Update: CryptoLocker Virus Morphs into More Expensive Threat

Last month, CMIT Solutions reported on the threat of the CryptoLocker ransomware virus, which asymmetrically encrypts data with a public and private key and then demands payment for decryption. The original version of the virus required infected users to pay anywhere between $100-$300 in MoneyPak prepaid debit cards within three days of infection or forever lose the ability to recover their data.

We here at CMIT Solutions are dismayed to tell you that new strains of the CryptoLocker virus are popping up. Previously, most infections took hold after users opened an attachment or clicked a link in a spam email. Now, reports of password-protected ZIP files and voice message alerts from legitimate-sounding addresses have added a new wrinkle to the problem.

Far scarier is the fact that certain variations of the CryptoLocker virus are “generously” extending the three-day deadline to pay up and retrieve encrypted data—with a much higher price tag north of $4,000 in unregulated online Bitcoin currency. CNBC reported this week that the hackers behind CryptoLocker have even set up a “customer service” site to handle inquiries about ransom payments and encryption key downloads. As ExtremeTech.com said of the evolution of the scam, it “is among the most cynical and cutthroat moves in the history of cybercrime.”

IT experts are still resigned to the fact that little can be done to fight CryptoLocker. Why? The virus employs a mind-boggling level of 2048-bit encryption (the industry standard for secure data storage is 256-bit), making it impractical to decrypt. Previously, even if a business owner pays the ransom (which the United States Computer Emergency Readiness Team doesn’t recommend), there was no guarantee that data could be successfully retrieved—hence the new customer service site and extended window to pay. After all, the cyber-criminals behind CryptoLocker are in this to make money.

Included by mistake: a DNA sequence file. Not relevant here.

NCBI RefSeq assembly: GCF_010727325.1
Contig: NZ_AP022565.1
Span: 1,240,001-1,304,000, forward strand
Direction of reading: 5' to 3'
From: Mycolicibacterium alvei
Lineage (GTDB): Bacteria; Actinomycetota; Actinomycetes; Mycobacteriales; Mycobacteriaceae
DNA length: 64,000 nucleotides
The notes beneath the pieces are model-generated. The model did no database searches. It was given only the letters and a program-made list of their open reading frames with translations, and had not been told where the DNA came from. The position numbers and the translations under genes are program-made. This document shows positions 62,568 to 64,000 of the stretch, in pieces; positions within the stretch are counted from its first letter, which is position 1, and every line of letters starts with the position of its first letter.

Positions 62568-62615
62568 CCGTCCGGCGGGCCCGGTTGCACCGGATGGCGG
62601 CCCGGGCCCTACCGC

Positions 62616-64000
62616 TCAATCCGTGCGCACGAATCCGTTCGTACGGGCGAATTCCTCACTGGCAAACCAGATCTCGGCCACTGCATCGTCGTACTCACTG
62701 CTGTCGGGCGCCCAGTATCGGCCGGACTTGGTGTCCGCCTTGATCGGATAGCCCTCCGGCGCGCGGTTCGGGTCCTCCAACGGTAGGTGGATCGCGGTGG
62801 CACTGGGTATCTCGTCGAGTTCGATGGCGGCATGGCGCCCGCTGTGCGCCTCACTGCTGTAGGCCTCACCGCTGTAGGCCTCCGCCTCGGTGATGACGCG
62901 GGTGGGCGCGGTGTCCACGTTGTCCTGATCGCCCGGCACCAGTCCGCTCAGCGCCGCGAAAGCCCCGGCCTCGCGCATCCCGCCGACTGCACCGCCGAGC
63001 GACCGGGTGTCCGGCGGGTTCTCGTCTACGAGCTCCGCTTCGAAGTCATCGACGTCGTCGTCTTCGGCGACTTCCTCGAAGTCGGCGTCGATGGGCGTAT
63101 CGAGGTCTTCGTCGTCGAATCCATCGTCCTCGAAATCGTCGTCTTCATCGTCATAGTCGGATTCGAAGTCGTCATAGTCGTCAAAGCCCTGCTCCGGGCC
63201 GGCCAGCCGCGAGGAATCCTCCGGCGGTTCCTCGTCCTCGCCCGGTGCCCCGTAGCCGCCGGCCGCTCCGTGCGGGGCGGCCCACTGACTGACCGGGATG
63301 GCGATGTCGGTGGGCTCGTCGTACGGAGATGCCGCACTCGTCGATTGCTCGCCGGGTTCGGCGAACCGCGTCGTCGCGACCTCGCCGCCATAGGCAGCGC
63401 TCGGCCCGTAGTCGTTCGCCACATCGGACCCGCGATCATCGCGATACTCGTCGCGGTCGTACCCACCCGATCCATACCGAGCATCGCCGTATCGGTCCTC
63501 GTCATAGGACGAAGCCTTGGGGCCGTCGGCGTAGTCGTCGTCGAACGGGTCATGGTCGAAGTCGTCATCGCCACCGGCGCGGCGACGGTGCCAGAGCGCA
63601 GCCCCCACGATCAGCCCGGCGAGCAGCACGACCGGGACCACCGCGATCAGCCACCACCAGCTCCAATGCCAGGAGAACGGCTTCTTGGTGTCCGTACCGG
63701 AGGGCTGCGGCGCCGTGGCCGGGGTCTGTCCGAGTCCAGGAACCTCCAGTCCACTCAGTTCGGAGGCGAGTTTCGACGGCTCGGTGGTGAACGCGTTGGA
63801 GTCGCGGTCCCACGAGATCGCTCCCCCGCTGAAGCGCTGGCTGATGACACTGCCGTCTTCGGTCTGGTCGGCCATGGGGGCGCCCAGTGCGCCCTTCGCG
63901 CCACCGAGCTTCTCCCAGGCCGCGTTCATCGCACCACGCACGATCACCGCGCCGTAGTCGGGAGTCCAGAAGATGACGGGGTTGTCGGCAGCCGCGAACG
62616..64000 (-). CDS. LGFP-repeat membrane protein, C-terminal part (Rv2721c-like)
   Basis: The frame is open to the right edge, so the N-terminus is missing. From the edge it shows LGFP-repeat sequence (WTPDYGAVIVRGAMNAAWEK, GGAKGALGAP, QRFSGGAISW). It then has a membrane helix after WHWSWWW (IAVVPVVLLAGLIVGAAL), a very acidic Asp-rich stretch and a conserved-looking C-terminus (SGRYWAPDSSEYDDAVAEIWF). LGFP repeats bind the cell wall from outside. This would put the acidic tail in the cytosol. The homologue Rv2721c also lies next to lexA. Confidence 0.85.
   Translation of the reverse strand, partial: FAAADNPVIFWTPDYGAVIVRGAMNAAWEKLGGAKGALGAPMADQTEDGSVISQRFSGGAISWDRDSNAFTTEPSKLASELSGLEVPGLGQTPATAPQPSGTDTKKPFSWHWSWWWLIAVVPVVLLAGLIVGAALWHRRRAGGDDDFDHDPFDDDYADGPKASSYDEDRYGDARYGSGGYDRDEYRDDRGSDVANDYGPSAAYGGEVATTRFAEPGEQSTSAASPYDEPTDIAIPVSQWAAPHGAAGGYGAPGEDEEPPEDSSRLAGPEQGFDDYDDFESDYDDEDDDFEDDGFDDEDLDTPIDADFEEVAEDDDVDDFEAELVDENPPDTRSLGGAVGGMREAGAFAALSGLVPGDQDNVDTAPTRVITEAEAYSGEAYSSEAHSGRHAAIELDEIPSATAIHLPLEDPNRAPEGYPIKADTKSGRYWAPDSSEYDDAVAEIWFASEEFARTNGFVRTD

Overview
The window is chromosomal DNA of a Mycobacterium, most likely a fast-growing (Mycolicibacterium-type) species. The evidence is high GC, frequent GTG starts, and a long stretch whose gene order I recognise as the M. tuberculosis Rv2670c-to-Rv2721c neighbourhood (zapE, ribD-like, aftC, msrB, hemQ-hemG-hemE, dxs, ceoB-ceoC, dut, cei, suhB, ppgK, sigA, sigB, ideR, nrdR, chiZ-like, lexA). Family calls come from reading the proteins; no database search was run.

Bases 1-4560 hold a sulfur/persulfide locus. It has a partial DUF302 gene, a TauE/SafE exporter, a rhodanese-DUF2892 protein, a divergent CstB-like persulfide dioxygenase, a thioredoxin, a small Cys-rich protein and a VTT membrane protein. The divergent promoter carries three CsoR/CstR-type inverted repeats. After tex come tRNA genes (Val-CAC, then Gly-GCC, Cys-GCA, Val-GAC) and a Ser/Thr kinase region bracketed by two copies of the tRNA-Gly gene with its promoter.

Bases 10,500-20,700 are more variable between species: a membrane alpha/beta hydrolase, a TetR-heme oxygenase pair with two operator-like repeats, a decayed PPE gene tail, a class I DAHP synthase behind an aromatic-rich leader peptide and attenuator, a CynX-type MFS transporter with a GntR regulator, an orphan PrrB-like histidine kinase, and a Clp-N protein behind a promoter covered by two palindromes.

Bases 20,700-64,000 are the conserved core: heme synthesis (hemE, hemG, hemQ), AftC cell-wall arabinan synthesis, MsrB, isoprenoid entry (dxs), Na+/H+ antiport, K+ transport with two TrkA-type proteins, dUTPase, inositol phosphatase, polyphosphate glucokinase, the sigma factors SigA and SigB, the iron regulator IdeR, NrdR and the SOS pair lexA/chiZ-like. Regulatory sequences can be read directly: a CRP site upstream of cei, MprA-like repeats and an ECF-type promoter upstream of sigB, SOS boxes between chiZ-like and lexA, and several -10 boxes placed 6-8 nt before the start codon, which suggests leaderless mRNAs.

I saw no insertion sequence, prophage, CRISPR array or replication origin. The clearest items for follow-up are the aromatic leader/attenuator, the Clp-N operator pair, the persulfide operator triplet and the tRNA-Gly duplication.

But paying up past the initial three-day deadline presents its own set of problems. Payment is required in Bitcoin currency, which continues to rise in value relative to the dollar. Also, users are prompted to upload an encrypted file so that an associated private key for decryption can be found. This has two profound impacts: one, contrary to initial claims, CryptoLocker is not deleting infected data after the 72-hour deadline. And two, if an antivirus program clears CryptoLocker from a machine, a user may lose the ability to access his or her encrypted data, which would prevent the retrieval of the original, decrypted information.

While CryptoLocker Continues to Evolve, the Best Steps to Avoid Infection Remain the Same:

1) Implement regular, remote backups and a disaster recovery plan. If CryptoLocker encrypts your computer’s data, but a backed-up version of that data exists off-site, you can limit the data loss to work performed since that backup. CMIT Guardian can increase your chances of keeping data safe and secure—and help your business survive a catastrophe like CryptoLocker.

2) Never open ANY attachments from ANY unrecognizable sender. Malware attempts are sneaky, and the CryptoLocker virus keeps getting sneakier: emails disguised as social media updates, shipping notifications, voicemail alerts, and even fake user handles attached to recognizable (including your own!) domain names. NEVER open an attachment unless you know the person sending it and are expecting a file on the topic mentioned.

3) Hover over ANY links in ANY unfamiliar email before clicking on them. Most email applications allow you to preview a link by moving your cursor over it. Look out for domain names that have no relation to the sender of the email, unfamiliar user handles in front of trusted domain names, or links that appear as an incoherent string of letters and numbers.

4) Ensure that solid firewall, antivirus, anti-spam, and malware programs are in place. While all it takes for CryptoLocker infection is one person clicking one bad link, these four security features can provide at least a measure of security.

5) Look into whitelisting procedures. Whitelisting can keep employees from running malicious executable files —or provide manual controls over what programs and websites can be opened on company machines.

Worried about keeping your important data safe? Concerned about the threat of one ill-advised click bringing your business to its knees? Call or email CMIT Solutions today to find out how you can successfully fight off ransomware viruses like CryptoLocker.

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